My goodness, friends, it has been a good while since I last posted. And much has happened. Here we are in a new year with a new president and administration. And like everyone else, I have thoughts, opinions, and furious tirades. And we may get to those in the coming months. But today, I have some cool news.
If you check out the side menu to the right of this post, you’ll find… wait for it… a subscription box!!! That’s right folks! You can now subscribe to Noggin Squall and get the latest posts sent right to your inbox! Exciting stuff. Go get yourself subscribed.
As I look towards 2017, I am not filled with much optimism. I do not have any inspiring words about new beginnings, resolutions, or existential sentiments about what the future may hold. No, dear readers, I have some concerns.
The Trump administration has sat in the White House for several weeks now, and in that span, Time.com released a list of the federal agencies which the Trump administration is hoping to defund. At the top of the list are the National Endowment for the Arts, the National Endowment for the Humanities, and the Corporation for Public Broadcasting (the entity that funds PBS and NPR). And as recently as February 3 (the Friday prior to this post going live), the new Chairmen of the Federal Communication Commission Ajit Pai halted investigations concerning net neutrality violations on the part of AT&T and Verizon.
From where I sit, these are signs of an administration that is determined to impede the masses’ access to information, free educational resources, and the means for each individual to think for his or herself. Such announced intentions on the part of an administration that insist we swallow “alternative facts” is disconcerting at best.
In light of this potential disempowering of the populace, Noggin Squall will largely be concerned with sharing the resources that help us see the world differently. A public composed of individuals capable of seeing the world beyond political polarities is thorn in the side of those who walk the halls of power. To put a finer point on it: Imagination breeds Resistance.
With that in mind, I would like to introduce you all to…
Imagination for Resistance: An Incomplete Pseudo-Syllabus
Over the course of this year, I will be interacting with books, films, and people that (I hope) will prompt us to expand our perceptions, feed our imaginations, and appreciate how folks from the margins have interpreted their context and experience through genre. If you’ve taken a college course, you’ll soon realize that the syllabus I am assembling is flexible, incomplete, and not necessarily a true syllabus. C’est la vie. But let me take a crack at it.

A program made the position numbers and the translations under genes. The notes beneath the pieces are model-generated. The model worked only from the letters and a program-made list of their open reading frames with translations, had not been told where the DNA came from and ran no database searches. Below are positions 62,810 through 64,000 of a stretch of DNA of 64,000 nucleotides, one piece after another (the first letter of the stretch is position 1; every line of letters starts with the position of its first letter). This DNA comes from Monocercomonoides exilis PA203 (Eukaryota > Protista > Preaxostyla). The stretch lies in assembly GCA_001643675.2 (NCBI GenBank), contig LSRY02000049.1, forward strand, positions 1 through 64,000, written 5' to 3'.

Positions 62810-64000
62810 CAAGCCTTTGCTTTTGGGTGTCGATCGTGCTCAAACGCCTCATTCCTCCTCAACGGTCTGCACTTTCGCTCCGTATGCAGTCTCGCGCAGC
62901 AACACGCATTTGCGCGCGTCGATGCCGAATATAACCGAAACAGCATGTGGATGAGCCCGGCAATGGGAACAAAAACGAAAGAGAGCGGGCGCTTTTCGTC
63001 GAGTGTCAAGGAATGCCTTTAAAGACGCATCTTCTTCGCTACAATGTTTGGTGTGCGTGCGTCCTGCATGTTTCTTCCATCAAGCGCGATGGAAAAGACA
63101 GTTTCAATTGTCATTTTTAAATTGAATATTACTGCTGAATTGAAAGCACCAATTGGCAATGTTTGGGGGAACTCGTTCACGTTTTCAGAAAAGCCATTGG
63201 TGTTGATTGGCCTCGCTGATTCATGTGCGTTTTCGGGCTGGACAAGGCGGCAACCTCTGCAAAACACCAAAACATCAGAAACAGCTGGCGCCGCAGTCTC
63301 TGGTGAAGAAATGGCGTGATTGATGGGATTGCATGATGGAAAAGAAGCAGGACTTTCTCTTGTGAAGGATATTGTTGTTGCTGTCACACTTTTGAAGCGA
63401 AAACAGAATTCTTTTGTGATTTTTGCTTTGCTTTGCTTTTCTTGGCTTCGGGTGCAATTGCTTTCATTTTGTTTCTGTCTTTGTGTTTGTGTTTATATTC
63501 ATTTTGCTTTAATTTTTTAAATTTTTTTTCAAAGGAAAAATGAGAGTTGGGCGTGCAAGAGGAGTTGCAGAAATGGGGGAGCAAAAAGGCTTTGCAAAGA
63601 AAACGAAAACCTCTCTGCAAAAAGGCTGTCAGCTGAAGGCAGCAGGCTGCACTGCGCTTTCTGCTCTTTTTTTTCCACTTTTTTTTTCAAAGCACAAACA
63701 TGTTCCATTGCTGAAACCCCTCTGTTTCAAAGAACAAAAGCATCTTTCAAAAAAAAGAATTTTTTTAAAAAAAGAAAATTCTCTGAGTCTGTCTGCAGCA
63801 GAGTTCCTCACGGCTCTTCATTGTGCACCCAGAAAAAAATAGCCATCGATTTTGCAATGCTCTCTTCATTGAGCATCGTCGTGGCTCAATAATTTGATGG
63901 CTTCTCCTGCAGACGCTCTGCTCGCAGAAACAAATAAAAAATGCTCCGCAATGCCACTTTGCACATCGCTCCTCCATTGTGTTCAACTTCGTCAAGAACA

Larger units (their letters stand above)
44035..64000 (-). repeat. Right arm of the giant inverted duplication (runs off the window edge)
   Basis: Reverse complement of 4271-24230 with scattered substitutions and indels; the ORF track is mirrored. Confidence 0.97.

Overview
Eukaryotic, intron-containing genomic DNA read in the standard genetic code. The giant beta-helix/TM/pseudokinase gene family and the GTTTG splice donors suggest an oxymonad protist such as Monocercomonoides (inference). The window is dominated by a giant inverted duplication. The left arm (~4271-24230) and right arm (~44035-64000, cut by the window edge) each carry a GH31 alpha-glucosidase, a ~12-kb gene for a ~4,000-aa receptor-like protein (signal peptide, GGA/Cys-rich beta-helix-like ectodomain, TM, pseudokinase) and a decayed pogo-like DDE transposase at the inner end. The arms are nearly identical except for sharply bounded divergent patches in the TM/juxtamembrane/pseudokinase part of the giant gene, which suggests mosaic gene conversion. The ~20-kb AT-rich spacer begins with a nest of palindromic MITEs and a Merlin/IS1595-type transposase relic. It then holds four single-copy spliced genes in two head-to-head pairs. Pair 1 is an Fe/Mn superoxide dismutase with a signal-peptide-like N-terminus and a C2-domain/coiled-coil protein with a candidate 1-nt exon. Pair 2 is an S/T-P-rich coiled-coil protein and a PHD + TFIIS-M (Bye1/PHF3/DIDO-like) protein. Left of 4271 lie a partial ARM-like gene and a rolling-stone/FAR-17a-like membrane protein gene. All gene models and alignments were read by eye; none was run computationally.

Purpose: To provide fodder for the imagination through alternative perspectives. Let’s learn together to think critically, creatively, and passionately.
Textbooks: These texts are divided into two sections. First are sci-fi/fantasy books written by folks who are not white men. And the second section are different theologies within the Christian Tradition that are largely outside the mainstream theologies of Protestant churches.
Throne of the Crescent Moon by Saladin Ahmed, 2012; science-fiction from a Muslim perspective.
God’s War: Bel Dame Apocrypha by Kameron Hurley, 2011; science-fiction from a feminist perspective.
King Maker by Maurice Broaddus, 2010; fantasy from a black perspective. (Specifically, this is retelling of the Arthurian legend in the context of inner-city Indianapolis).
The Book of the New Sun and Urth of the New Sun, both by Gene Wolfe, 1994/1997; (while Wolfe is another white male fantasy author, he is phenomenal. I’m compelled to include him because his perspective as a convert to Catholicism informs arguably one of the most well-crafted works of sci-fi/fantasy in existence).
The Priestly Kingdom: Social Ethics as Gospel by John Howard Yoder; 1985.
A Theology of Liberation: History, Politics, and Salvation by Gustavo Gutierrez; 1971.
Heart of the Cross: A Postcolonial Christology by Wonhee Anne Joh; 2006.
There’ll be some films and books beyond this list. Some posts will be specifically designated as Imagination for Resistance, while others will be Minor Spoilers or Slice of Life, Salt of the Earth. Yet I hope all of my posts will be that imagination fodder.
If any of you have any suggestions, reflections, or comments, I would appreciate hearing them all. I will be reading these books throughout the year, and then some.
Thanks for reading.
P.S. Maurice Broaddus’ Buffalo Soldier is being released in April of this year, and it is his take on the steampunk genre. Sound intriguing? I think so too.